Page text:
For the past few years, as readers know, I’ve been engaged in a sparring duel with the monolithic sensibilities of HM Customs & Excise. They keep opening parcels I’m sent from overseas, and I keep writing sarcastic articles about them. However, the balance in this relationship of Mutually Assured Distrust was shaken last October, when I returned from Scotland to find the letter opposite waiting for me.
I knew what it was immediately — it had to happen eventually, I suppose – but was surprised at how calm I felt. There was a time when such a letter would have had me frantically shipping half my possessions to a lock-up garage in Lewisham, but those days of paranoia are long past. I knew I was safe because of the word “knowingly” — as in, “knowingly concerned in importing prohibited items”. This time, for once, I was absolutely innocent, simply because I hadn’t expected ‘Funeral Party’, the magazine in question, to pose any significant threat on the Customs and Excise front. Let’s be honest, I am not so stupid as have severely dodgy material sent to me — at least, not in my own name, to my home address.
I’d first come across ‘Funeral Party’ on the Internet, where one of the editors had posted an ad (above) in the cult movies newsgroup. It sounded interesting, so I wrote, offering to trade some TCs for a copy. This was accepted, and it was dispatched by sea mail, to cut back on postage costs. The weeks casually drifted past, and I all but forgot about it — sea mail being what it is, I wasn’t holding my breath. However, the next thing to turn up was the letter from Customs, saying they weren’t going to let me have it at all.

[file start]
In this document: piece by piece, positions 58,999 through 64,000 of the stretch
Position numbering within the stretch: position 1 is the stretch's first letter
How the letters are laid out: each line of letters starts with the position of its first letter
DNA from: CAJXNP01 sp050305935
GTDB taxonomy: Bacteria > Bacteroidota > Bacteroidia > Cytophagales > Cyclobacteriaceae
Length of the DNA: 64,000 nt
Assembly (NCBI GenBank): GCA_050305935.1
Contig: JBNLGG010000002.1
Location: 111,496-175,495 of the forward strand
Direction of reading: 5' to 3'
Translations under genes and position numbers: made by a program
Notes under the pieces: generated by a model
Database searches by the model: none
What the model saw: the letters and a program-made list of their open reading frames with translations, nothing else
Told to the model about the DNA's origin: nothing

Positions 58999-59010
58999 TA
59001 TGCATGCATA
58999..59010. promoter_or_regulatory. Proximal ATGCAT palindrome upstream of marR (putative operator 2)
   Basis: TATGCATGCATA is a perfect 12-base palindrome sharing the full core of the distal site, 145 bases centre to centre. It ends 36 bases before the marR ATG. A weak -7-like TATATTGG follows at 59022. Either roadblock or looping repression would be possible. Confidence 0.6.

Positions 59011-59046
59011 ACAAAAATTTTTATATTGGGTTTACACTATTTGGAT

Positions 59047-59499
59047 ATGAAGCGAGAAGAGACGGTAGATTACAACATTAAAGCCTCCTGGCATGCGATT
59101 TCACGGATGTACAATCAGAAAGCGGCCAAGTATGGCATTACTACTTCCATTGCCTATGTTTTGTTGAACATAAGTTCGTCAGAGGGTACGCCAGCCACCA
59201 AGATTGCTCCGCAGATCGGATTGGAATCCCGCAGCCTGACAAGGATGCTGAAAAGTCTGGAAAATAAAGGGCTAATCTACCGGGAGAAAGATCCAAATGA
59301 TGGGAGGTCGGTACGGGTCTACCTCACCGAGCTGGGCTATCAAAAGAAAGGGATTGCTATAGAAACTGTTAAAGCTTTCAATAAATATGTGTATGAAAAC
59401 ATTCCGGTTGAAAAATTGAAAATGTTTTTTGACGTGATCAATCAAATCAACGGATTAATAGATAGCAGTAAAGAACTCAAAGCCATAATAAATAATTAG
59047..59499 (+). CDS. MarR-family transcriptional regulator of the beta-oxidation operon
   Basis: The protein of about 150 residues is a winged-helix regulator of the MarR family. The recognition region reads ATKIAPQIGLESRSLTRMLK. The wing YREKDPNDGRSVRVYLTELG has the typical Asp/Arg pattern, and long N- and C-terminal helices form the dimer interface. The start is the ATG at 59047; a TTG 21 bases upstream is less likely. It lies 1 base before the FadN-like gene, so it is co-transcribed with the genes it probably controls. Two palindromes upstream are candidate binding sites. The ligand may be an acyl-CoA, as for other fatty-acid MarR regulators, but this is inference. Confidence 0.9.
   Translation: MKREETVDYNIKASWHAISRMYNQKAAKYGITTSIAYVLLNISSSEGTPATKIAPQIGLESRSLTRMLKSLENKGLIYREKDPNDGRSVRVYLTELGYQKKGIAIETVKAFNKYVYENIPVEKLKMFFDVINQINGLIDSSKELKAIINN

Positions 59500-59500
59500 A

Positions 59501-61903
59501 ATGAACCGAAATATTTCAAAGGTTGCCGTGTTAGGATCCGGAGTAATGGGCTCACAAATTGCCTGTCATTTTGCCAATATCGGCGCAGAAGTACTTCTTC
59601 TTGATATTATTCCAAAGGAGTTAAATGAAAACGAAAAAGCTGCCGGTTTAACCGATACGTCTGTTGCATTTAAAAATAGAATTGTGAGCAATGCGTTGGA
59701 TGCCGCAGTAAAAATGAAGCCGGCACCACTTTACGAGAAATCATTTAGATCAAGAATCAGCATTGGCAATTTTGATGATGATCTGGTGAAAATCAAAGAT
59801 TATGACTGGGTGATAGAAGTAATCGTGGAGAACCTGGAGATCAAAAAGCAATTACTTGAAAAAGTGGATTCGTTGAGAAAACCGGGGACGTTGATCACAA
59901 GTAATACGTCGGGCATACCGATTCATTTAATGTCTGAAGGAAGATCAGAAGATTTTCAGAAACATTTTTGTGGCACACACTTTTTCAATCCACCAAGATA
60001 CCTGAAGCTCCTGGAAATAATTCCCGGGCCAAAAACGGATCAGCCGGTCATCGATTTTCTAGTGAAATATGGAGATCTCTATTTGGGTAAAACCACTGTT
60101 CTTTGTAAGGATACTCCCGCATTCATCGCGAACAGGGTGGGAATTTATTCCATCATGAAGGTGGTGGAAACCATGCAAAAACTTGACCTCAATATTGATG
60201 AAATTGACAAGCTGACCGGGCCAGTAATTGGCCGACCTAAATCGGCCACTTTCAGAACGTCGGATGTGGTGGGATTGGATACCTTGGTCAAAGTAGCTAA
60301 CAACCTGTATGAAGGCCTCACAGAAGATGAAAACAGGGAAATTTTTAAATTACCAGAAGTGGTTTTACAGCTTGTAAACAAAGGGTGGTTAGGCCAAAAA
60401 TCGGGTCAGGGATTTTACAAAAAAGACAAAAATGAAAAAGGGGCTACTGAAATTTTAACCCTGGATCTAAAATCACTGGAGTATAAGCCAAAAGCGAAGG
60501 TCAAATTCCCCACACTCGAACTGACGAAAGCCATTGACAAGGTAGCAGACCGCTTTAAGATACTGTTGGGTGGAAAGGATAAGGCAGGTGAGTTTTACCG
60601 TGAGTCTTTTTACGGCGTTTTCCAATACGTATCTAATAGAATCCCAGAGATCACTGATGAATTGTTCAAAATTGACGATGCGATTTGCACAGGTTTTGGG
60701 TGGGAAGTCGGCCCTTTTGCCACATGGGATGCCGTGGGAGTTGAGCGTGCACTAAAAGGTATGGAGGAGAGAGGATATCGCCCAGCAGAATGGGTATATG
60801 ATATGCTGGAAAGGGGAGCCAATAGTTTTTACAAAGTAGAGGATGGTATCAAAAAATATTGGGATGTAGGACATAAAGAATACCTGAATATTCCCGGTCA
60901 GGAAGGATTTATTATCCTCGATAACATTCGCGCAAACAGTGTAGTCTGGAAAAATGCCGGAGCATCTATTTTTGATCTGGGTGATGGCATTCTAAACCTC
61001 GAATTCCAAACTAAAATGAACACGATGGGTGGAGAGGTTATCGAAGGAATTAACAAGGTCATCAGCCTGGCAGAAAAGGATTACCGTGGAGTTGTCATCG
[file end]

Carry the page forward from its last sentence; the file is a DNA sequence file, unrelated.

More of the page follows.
The most aggravating thing was the total lack of information, beyond that ‘Funeral Party’ was “considered to be indecent or obscene”. Now, this might be sufficient for a copy of ‘Debbie Does Dallas’, but in this case scarcely counts as adequate data on which to judge whether or not to mount a court case. A swift re-read of the ad threw up a few possibilities: Peter Sotos and H.R.Giger were perhaps names familiar to the Customs boys. But this was all speculation, I wrote back requesting more detailed information, in order to make a decision. On the off-chance, I also requested a copy of the guidelines used to determine whether material is indecent. Two weeks passed, with nothing save notice that my letter had been forwarded to Headquarters, who’d made the original decision. Then, the reply came back:
“The magazine contains a cartoon on pages 100 and 101 which includes a graphic and explicit depiction of the buggery of a mutilated body. Although the depiction is in cartoon form, such images are still considered to be obscene. In addition, the magazine contains other questionable pictures at pages 19, 25, 39, 98 and 105. To varying degrees, all of these images depict the tying of people in unnatural positions or sexual acts where actual penetration is shown. Taken together, these depictions are considered to justify seizure of the magazine as obscene and therefore a prohibited import under s42 of the Customs Consolidation Act 1876.”
My first reaction was to take them to court. Very obviously, they had taken the material completely out of context: only seven of the 100+ pages were even “questionable”, and two of those were a cartoon! I got back to the publisher, Shade Rape, and asked him for his opinion:
“100 and 101 – This is so pathetic. From a very well-known Spanish comic book artist named Miguel Angel Martin. He does children’s strips and strips for the daily paper in Madrid. He also likes to do these bizarre violence and disease stories that are drawn in extremely simple shapes (but distinctly his style). There is one panel where this is occurring and you only see one line to suggest the male character’s penis. Two round lines suggest a butt.
19 – A still from a Richard Kern movie, I forget which one. The still, in this instance, is used for a flyer promoting a film screening in Seattle. The date and address of the show are printed on the flyer, and also includes right on the image, set diagonally, “Warning! Guaranteed Politically Incorrect.” These flyers were just pasted on lampposts. This is so dumb.